35% of consumers are cutting down on unhealthy snacks
This quarter’s Grocery Eye results show once again that there is no one definition of healthy eating, nor one way to achieve a healthy diet.
Reassuringly, we see that consumers are less worried about the impact of the cost of living crisis on their ability to maintain a healthy diet, as they begin to find ways to adapt their shopping and cooking behaviours.
However, we also see that this change is easier managed by older generations while some younger consumers are more likely to eat less – and possibly not enough – to combat food inflation.
Appetite for healthy eating…
The desire to eat healthy remains though, with strong opportunities around high protein; in particular, among Gen Zs and Millennials.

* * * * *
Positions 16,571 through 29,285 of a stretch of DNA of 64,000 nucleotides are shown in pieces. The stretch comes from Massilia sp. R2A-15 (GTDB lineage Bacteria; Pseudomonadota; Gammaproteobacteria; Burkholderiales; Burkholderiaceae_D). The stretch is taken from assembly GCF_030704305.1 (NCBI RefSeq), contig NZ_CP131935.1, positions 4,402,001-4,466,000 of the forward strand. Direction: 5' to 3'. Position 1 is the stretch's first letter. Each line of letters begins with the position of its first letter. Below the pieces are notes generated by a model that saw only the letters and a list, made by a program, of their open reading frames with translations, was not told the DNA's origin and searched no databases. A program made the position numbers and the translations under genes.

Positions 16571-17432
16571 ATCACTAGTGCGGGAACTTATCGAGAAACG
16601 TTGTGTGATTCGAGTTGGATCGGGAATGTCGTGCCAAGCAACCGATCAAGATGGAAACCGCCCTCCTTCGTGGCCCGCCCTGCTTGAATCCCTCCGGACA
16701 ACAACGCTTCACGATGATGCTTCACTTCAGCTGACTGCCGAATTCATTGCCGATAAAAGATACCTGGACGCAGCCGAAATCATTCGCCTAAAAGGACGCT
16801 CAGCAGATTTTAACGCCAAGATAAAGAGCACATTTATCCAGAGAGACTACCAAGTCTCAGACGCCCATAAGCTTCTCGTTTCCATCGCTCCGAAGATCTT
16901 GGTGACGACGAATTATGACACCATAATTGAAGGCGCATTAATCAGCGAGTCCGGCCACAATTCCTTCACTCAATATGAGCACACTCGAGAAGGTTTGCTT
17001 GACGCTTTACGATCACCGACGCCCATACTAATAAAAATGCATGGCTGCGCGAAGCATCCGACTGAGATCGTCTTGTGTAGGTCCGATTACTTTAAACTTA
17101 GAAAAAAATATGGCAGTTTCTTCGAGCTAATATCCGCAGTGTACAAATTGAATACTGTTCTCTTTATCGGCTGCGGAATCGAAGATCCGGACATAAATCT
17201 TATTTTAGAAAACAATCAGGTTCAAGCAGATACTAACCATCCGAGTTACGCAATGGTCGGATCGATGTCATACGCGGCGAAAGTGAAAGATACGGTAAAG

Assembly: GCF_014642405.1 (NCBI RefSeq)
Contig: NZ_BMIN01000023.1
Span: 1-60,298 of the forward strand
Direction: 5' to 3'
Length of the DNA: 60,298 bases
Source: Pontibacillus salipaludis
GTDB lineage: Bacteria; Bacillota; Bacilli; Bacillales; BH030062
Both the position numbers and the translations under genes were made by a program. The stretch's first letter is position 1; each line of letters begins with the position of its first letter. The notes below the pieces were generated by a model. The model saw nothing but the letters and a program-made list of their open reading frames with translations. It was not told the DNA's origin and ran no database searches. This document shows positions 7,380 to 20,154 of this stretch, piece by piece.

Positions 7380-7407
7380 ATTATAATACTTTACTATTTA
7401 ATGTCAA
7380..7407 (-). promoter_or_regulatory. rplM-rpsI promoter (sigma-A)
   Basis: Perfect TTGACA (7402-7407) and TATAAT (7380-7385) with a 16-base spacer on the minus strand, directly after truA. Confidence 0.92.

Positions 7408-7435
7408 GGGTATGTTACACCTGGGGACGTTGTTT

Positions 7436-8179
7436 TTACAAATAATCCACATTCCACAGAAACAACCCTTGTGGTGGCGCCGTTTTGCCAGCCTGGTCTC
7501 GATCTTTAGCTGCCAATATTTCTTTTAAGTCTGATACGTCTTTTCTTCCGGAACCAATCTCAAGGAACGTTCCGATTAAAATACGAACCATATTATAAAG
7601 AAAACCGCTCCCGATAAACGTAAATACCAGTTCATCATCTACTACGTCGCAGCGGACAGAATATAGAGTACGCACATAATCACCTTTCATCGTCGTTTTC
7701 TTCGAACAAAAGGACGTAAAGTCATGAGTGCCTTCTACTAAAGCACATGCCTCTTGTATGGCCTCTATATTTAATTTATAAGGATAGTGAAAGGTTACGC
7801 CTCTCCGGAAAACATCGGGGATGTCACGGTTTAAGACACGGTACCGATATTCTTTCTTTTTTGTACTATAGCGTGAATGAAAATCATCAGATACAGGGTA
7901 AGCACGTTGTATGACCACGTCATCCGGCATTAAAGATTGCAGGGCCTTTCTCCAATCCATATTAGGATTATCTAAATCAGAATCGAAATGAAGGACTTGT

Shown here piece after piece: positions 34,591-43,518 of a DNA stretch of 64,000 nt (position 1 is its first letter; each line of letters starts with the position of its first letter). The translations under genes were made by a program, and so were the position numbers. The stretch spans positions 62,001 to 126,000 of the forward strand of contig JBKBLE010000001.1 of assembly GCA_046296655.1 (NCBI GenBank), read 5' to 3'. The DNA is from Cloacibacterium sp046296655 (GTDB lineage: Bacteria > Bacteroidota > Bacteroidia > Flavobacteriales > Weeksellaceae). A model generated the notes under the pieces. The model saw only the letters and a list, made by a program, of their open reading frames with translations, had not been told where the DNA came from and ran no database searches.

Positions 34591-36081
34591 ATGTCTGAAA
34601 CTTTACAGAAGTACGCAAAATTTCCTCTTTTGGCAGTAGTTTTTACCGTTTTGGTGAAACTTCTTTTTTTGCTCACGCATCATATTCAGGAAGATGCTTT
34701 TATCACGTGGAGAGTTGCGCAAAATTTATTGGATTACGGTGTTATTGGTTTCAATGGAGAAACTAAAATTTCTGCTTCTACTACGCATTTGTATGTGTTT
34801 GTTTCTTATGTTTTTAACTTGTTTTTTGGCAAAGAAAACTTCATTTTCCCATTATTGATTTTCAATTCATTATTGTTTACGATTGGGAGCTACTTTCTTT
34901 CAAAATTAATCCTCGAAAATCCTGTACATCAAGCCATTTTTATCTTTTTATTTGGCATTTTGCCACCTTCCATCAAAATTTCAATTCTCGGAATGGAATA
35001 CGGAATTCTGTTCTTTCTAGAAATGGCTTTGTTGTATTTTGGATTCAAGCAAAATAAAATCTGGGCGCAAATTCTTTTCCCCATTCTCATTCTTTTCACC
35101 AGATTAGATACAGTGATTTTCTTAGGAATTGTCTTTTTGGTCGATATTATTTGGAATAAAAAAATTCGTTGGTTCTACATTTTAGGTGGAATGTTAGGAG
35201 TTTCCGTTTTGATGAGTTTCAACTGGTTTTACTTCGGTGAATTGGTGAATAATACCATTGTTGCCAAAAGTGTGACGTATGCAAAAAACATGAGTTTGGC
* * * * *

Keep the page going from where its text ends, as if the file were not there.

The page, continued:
As for plant-based diet, it is still going strong, with a focus on finding better value alternatives (which logically benefits own labels), and plant-based ranges still expending at all major supermarkets.
Is plant-based a step too far for many consumers?
Our data also shows that plant-based is not for everyone. And although younger generations are much more open to it and see the category as just another protein, dessert or milk alternative; older consumers have much stronger attitudinal barriers which might be difficult to break down.
…and this has direct implications both in terms of communications and activation, especially as Gen Z are looking for recipe inspirations and more intuitive location in store.
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The Grocery Eye is a self-funded study from Savanta running every quarter with a n=2,000 UK nat rep sample.
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